Parents need to apologize to their child when they make a mistake. Saying you’re sorry is not enough. Admit you were wrong and explain how it affected your child (e.g.,
“I’m sorry. I shouldn’t have said your idea was stupid. I know that hurt your feelings.”). Sincere and simple apologies build trust and show respect for your child’s feelings.
If your child has a chance to make choices it helps them develop a feeling of having control, build self-esteem, learn how to solve problems and learn how to take responsibility for their choices. When possible, give your child the chance to make their own choices that are meaningful to them and acceptable for you.
When parents hear their child has a problem, it’s tempting to take over and solve it. But this doesn't help your child to find solutions on their own. Try asking questions that will help them solve problems, such as:
“What do you think you can do about this?” or
“If you choose to do this, what do you think might happen?”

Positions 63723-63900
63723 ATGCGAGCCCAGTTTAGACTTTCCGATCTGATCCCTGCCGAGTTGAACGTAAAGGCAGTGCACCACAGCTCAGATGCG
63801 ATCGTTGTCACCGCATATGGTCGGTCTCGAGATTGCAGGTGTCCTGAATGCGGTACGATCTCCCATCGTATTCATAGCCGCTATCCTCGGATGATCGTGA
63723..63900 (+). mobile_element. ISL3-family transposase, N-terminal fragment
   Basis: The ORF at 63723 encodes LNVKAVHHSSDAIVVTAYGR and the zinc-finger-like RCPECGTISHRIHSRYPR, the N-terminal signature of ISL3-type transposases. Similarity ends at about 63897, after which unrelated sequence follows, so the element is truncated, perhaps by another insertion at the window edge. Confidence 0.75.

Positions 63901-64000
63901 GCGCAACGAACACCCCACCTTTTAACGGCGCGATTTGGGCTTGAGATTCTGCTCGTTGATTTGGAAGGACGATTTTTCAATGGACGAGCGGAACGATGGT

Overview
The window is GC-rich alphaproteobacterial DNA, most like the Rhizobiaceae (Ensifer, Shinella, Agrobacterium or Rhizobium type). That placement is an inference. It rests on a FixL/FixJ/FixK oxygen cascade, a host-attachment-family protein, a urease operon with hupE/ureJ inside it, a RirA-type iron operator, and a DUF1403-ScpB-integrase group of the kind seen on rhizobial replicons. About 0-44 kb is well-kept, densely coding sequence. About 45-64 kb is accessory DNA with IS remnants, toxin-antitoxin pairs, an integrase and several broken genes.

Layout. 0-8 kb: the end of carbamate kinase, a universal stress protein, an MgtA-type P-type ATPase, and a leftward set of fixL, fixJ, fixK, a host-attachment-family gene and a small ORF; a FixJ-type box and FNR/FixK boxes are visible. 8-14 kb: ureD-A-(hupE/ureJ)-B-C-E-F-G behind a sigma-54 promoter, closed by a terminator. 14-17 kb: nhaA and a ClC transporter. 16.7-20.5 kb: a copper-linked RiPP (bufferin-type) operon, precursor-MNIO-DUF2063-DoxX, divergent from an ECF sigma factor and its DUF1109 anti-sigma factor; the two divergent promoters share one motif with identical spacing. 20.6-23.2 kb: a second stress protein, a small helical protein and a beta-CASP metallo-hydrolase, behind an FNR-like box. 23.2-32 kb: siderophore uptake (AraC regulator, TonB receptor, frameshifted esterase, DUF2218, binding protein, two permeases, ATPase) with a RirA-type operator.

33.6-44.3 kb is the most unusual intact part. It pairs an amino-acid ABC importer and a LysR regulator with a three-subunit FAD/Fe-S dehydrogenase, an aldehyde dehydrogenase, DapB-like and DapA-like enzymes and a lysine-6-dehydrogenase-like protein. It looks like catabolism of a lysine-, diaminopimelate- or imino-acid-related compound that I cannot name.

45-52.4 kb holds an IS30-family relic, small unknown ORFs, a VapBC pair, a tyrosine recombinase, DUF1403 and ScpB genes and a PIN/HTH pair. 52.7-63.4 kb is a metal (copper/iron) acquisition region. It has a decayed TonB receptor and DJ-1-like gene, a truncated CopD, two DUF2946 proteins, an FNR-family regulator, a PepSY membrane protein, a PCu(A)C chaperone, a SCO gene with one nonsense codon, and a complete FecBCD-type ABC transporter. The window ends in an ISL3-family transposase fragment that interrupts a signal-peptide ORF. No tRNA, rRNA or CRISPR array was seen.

There are many ways to do this. You can give your child tasks that are appropriate for their age, such as feeding the family pet, getting the mail, or making their bed. Together you and your child can volunteer or help a neighbour. This builds self-confidence and teaches your child that what they do can make a difference in the lives of others.
Even if children can already read, they still love reading stories out loud. Take turns reading out loud with your child. Reading out loud is a way to share something enjoyable and learn about other people. For example, stories can show us how people deal with common issues like making or losing friends or handling conflicts. Talk to your child about what they like to read. Ask your child’s teacher or a librarian to recommend stories on themes that interest you and your child.
Current as of: December 10, 2018
Author: Mental Health Screening & Early Identification, Alberta Health Services
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